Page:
Out Of The Ordinary

“Do not let this thing you got go to waste
Do not let your heart be dismayed
It’s here by some random disclosure of grace
From some vascular, great thing”

  • David Le’aupepe

There is magic in simple things. Sometimes there is great comfort and reassurance in the ordinary, the day to day bits and bobs that make us us. Days that just hum along , without any planning or forethought, that are nearly over before you’ve really thought of anything at all. Days that allow us to recalibrate, to recharge, without us even realising it. Magic out of the ordinary.

I got up early to go for a run in Rossmore Park before it got too hot. I met my friends Gareth and Chris at 7.30 and after the first kilometre it was already too hot to be running. We ran on anyway, chatting about everything and nothing, putting the world to rights. I should say that in actual fact they ran on and waited for me to catch up periodically. I have a habit of praying when I run. It’s not a terrible habit , as habits go. So in the bits when they’d run on ahead chatting, I said prayers for people that I thought needed them, I said prayers for people I don’t know , the sun beaming down, surrounded by the forest, and I prayed for Gareth and Chris to slow down.
I can’t remember who told the joke many, many years ago during the Troubles about Paisley meeting the Pope and them arguing about which of their religions was the best. At one point in the argument Paisley claimed that he had a direct phone line to God , and for £5 a minute he could call on him at anytime.
“£5 a minute ?” The Pope exclaimed in mock horror “ I have a direct line too, but it only costs me 10p a minute !”
“10p ???” Paisley roared “ How can that be ?”
“Well Dr.Paisley” the Pope said , smiling  ” for me, it’s a local call.”
That pops into my head sometimes when I run and pray in Rossmore. It’s a local call.

We finished our run back in the car park, met Francis and Hero, and arranged to meet again on Saturday. I tore off , as I had to get showered and changed and be in Dungannon for 10 to meet my optician. I stopped in Ballinode on the way to get a  coffee, water and a banana. I’d intended to get sausage rolls , but they had sold out and were baking more. So I was healthy by default. For many years we had no local shop, it closed in the downturn and we lost the post office as well. It’s fantastic to have a shop in the village again. We very quickly take it for granted.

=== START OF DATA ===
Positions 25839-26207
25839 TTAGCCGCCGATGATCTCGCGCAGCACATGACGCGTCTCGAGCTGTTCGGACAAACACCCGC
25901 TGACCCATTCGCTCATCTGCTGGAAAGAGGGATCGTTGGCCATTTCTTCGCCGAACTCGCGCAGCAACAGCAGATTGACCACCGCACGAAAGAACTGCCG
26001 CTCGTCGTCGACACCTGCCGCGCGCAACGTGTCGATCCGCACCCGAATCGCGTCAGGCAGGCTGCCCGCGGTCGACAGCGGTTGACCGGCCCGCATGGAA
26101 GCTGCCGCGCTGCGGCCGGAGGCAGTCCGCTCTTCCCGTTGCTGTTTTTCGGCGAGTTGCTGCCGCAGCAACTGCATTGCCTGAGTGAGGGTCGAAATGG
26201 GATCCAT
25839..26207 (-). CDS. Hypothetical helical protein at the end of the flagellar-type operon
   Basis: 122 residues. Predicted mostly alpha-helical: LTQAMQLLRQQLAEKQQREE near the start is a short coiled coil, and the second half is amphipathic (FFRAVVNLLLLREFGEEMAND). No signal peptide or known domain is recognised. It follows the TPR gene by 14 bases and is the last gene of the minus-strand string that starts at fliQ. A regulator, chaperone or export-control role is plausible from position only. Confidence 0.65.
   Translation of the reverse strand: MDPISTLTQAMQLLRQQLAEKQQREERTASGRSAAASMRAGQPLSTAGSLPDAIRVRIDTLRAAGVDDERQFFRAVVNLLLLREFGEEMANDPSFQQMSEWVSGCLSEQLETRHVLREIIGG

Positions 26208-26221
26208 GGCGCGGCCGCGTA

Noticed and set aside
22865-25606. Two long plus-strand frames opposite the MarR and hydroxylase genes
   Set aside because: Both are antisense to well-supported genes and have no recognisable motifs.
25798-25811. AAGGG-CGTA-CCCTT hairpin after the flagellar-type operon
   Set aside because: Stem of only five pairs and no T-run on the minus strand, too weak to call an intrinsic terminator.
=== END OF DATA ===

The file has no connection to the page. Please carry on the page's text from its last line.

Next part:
I texted my optician to say I’d be 10 minutes late. He said that was fine, no hassle. My optician is my great friend Milo, whom I met on my very first day in St.Macartan’s College , 42 years ago. One of his staff told me once that when I make an appointment with him he writes “Paul, sometime within an hour of promised time.” I parked around the back of Northland Row and made my way inside. I hadn’t made it as far as reception when I heard him shout “Pol de Bond !” , the way our Irish teacher used to. We spent the next hour catching up on each other’s kids’ progress, shared memories, running, and very briefly, looking at my eyes. No change. Wonderful as always.

I drove home to Monaghan, stopped in The Local, bought some wheaten bread, gooseberries and blackcurrants. I’d had no intention of buying gooseberries or blackcurrants. I don’t even particularly like gooseberries or blackcurrants. But as soon as I saw them I was in Granny’s garden in Fr.Murray Park in Dundalk, picking gooseberries and blackcurrants off the bushes and carrying them inside where she added industrial quantities of sugar to them to make jam. She had this gigantic metal pot and equally enormous spoon. She told me that she had lived in Fivemiletown with Granda during World War II and that there were US soldiers stationed there before the D-Day landings, and when they broke camp they handed over lots of canteen equipment to the crowds that had come out to cheer them off.